If you can once engage people's pride, love, pity, ambition (or whatever is their prevailing passion) on your side, you need not fear what their reason can do against you.
(Philip Dormer Stanhope, 4th Earl Chesterfield (1694-1773), British statesman, man of letters. letter, Feb. 8, 1746, repr. in The Letters of the Earl of Chesterfield to His Son, vol. 1, no. 105, ed. Charles Strachey (1901). (First published 1774).)
Vanity is the fear of appearing original: it is thus a lack of pride, but not necessarily a lack of originality.
(Friedrich Nietzsche (1844-1900), German philosopher, classical scholar, critic of culture. Friedrich Nietzsche, Sämtliche Werke: Kritische Studienausgabe, vol. 3, p. 243, eds. Giorgio Colli and Mazzino Montinari, Berlin, de Gruyter (1980); Daybreak, p. 168, trans. by R.J. Hollingdale, Cambridge, Cambridge University Press (1982). Dawn, "Fourth Book," aphorism 365, "Vanity," (1881).)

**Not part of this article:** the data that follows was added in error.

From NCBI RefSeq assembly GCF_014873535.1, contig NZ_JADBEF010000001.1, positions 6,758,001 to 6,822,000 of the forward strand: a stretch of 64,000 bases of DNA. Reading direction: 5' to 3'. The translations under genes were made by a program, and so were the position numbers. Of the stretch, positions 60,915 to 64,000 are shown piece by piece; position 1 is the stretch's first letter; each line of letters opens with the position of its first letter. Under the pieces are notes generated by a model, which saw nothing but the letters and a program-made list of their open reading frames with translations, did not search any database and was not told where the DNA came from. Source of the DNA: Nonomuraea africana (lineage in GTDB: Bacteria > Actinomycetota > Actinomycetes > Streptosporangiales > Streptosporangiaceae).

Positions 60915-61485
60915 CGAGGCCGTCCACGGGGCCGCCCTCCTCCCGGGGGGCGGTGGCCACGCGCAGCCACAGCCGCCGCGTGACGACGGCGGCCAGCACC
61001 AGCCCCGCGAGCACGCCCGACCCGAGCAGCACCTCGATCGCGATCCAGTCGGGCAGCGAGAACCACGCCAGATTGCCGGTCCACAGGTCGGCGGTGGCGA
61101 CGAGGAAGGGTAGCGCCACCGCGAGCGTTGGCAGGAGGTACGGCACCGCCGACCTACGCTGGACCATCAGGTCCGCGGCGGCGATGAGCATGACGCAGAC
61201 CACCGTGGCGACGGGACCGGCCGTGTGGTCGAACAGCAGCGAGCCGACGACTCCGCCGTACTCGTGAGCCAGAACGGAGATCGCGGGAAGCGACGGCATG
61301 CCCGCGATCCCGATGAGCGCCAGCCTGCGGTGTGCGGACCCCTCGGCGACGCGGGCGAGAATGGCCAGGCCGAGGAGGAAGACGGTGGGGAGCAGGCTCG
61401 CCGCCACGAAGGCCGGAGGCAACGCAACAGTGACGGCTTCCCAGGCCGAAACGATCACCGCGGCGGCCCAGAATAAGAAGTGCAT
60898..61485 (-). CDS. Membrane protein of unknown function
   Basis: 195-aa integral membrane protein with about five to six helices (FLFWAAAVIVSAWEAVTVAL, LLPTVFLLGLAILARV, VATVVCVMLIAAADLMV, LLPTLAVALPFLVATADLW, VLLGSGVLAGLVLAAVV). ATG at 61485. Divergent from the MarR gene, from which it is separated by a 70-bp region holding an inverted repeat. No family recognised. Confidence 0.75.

When we retreat to the country, we are hiding not from people, but from our pride, which, in the city and among people, operates unfairly and immoderately.
(Anton Pavlovich Chekhov (1860-1904), Russian author, playwright. Letter, March 17, 1892, to his editor and friend, A.S. Suvorin. Complete Works and Letters in Thirty Volumes, Letters, vol. 5, p. 25, "Nauka" (1976).)